Legality of Price Discrimination


Tim J. Smith, PhD
Founder and CEO, Wiglaf Pricing

Published June 23, 2004

Are pricing mechanisms that charge different prices to different customers in business markets legal? More than any other issue, concerns of the legality of price discrimination are raised when discussing pricing mechanisms. Due to the well publicized legal cases against executive greed, predatory pricing, and outright fraud; managers and have righteously steered clear of any potential lawsuit stemming from their pricing mechanisms. Yet the law does not preclude all forms of price discrimination. In fact, price discrimination is legal in a growing number of markets as the service sector continues to outpace the product sector.

Robinson-Patman Act

The Robinson-Patman Act of 1936, an amendment to section 2 of the Clayton Act, specifies the conditions under which price discrimination is illegal. This act is concerned with business markets. In order for substantive portions of the Robinson-Patman Act to be invoked, there must be:

  • two or more sales must have been consummated
  • in a reasonably close time period
  • of commodities of like grade and quality
  • with a different price
  • by the same seller
  • to two or more different purchasers
  • for use, consumption, or resale within the United States
  • which may result in competitive injury.

Not a Blanket Prohibition

The Robinson-Patman Act is not a blanket prohibition of price differential. Outside of its conditions, pricing mechanisms can yield wildly different prices for different customers. Examining key clauses within these conditions uncovers areas where different prices for different customers are legal.

First, the Robinson-Patman Act covers commodities, in other words tangible items. Value transactions that substantially involve services or licenses to intellectual property such as software are not subject to the terms of the Robinson-Patman Act. As the US economy increasingly becomes a service economy rather than a manufacturing economy, the jurisdiction of the Robinson-Patman Act over transactions decreases.

Second, the Robinson-Patman Act requires that the differential pricing must be able to result in competitive injury. The “competitive injury” referred to is one that injures your customer’s ability to compete, not your competitor’s competitiveness. Evidence that breaks the causal connection between differential pricing and competitive injury will overcome the condition of competitive injury. If the same product is being sold to two different customers that are not in the same industry, or are at different levels in the distribution chain, or are in different geographies, courts will often conclude that competitive injury has not been caused.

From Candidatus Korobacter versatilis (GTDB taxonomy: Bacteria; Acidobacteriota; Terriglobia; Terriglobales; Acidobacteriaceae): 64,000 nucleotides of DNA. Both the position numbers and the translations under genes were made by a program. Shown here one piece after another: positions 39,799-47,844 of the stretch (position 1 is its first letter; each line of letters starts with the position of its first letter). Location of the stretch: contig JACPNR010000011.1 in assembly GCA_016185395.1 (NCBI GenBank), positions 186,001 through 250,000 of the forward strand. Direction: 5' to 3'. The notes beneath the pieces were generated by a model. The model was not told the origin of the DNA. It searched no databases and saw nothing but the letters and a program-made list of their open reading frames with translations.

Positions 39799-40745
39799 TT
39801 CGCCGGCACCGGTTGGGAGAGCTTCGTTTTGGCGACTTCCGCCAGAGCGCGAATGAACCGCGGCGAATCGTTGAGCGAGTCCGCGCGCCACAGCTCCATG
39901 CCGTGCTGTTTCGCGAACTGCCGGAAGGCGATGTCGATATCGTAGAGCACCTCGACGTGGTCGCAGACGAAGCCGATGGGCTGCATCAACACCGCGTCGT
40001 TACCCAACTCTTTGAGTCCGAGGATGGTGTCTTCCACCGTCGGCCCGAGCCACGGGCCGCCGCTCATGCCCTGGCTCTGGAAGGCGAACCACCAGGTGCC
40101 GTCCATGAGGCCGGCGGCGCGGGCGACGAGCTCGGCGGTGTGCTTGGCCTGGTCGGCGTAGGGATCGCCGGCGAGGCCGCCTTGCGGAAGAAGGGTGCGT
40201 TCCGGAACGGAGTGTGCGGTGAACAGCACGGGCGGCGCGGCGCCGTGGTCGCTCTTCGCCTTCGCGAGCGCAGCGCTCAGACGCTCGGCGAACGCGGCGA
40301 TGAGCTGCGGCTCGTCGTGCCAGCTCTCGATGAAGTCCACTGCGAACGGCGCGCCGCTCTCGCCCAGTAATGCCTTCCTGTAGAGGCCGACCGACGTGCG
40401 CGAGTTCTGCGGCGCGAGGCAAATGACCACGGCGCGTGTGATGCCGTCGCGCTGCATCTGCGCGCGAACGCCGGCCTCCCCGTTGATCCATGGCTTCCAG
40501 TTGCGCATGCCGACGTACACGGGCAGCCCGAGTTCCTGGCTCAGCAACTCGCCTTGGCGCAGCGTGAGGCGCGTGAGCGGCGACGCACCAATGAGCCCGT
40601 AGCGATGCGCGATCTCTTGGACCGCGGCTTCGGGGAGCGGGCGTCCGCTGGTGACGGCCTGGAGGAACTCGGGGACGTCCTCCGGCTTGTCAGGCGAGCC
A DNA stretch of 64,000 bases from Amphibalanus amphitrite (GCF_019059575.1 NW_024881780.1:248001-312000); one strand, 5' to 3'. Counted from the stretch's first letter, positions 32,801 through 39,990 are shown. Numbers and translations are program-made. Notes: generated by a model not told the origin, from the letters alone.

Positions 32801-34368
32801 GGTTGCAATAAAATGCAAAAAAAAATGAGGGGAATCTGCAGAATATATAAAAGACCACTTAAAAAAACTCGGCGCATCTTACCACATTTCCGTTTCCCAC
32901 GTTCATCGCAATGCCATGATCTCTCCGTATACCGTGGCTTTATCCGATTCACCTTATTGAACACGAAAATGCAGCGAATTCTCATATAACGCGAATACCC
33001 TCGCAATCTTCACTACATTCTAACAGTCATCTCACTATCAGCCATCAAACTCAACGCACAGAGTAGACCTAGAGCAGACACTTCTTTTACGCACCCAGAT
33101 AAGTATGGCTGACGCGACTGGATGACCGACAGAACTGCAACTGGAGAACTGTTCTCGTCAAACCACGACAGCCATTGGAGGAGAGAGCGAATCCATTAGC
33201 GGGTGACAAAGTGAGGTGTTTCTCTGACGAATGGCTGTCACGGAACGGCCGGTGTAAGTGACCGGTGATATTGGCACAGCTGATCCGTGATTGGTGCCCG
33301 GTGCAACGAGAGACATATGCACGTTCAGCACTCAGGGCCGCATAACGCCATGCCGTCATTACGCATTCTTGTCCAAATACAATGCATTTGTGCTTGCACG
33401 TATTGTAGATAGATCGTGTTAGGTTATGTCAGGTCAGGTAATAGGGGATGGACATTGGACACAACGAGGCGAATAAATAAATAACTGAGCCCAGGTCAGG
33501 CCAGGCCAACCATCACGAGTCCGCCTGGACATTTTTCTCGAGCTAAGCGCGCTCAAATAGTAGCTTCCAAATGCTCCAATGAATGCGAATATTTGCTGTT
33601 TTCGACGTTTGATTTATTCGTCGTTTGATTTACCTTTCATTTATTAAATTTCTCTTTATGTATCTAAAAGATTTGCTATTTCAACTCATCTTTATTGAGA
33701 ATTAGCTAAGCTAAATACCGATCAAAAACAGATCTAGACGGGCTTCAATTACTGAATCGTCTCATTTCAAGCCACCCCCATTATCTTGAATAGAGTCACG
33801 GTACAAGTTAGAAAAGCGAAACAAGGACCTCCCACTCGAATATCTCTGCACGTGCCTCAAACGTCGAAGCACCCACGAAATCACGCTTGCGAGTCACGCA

Third, outside of these general clauses, the Robinson-Patman Act allows for a number of exceptions. The most commonly invoked exception is one that allows prices to vary in order to meet competition. The “meeting competition” exception allows for prices to vary in competitive bidding situations. A second permissible defense includes varying prices for “cost justification” reasons such as delivery schedules or distribution chain position. “Changed conditions”, the third permissible defense, allows for prices to vary due to changing marketability of perishable goods and seasonal items and also distress sales.

Use Prudence

Pricing decisions should be considered in a like manner as other strategic business decisions. Executives must first understand the potential, second determine a means to exploit the potential, third implement the plan to achieve, and fourth review the results. This review of the Robinson-Patman Act focuses on understanding the potential to charge different prices to different customers. From this review, it is clear that there are conditions where price differences between customers are legal. Moreover, there are other conditions outside of those outlined where differential pricing is allowed. Thus, the potential to implement differential pricing may exist for your business. Prudence suggests legal council prior to implementation.



Keeley, Kuenn, & Reid, “What Every Business Should Know about Price Discrimination”, 2004

Business Law Inc. “Executive Legal Summary No. 18 The Robinson-Patman Act”

Donald S. Clark, Secretary Federal Trade Commission, “The Robinson-Patman Act:
General Principles, Commission Proceedings, and Selected Issues”, speech before The Ambit Group Retail Channel Conference for the Computer Industry, San Jose, California June 7, 1995.

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About The Author

Tim J. Smith, PhD, is the founder and CEO of Wiglaf Pricing, an Adjunct Professor of Marketing and Economics at DePaul University, and the author of Pricing Done Right (Wiley 2016) and Pricing Strategy (Cengage 2012). At Wiglaf Pricing, Tim leads client engagements. Smith’s popular business book, Pricing Done Right: The Pricing Framework Proven Successful by the World’s Most Profitable Companies, was noted by Dennis Stone, CEO of Overhead Door Corp, as "Essential reading… While many books cover the concepts of pricing, Pricing Done Right goes the additional step of applying the concepts in the real world." Tim’s textbook, Pricing Strategy: Setting Price Levels, Managing Price Discounts, & Establishing Price Structures, has been described by independent reviewers as “the most comprehensive pricing strategy book” on the market. As well as serving as the Academic Advisor to the Professional Pricing Society’s Certified Pricing Professional program, Tim is a member of the American Marketing Association and American Physical Society. He holds a BS in Physics and Chemistry from Southern Methodist University, a BA in Mathematics from Southern Methodist University, a PhD in Physical Chemistry from the University of Chicago, and an MBA with high honors in Strategy and Marketing from the University of Chicago GSB.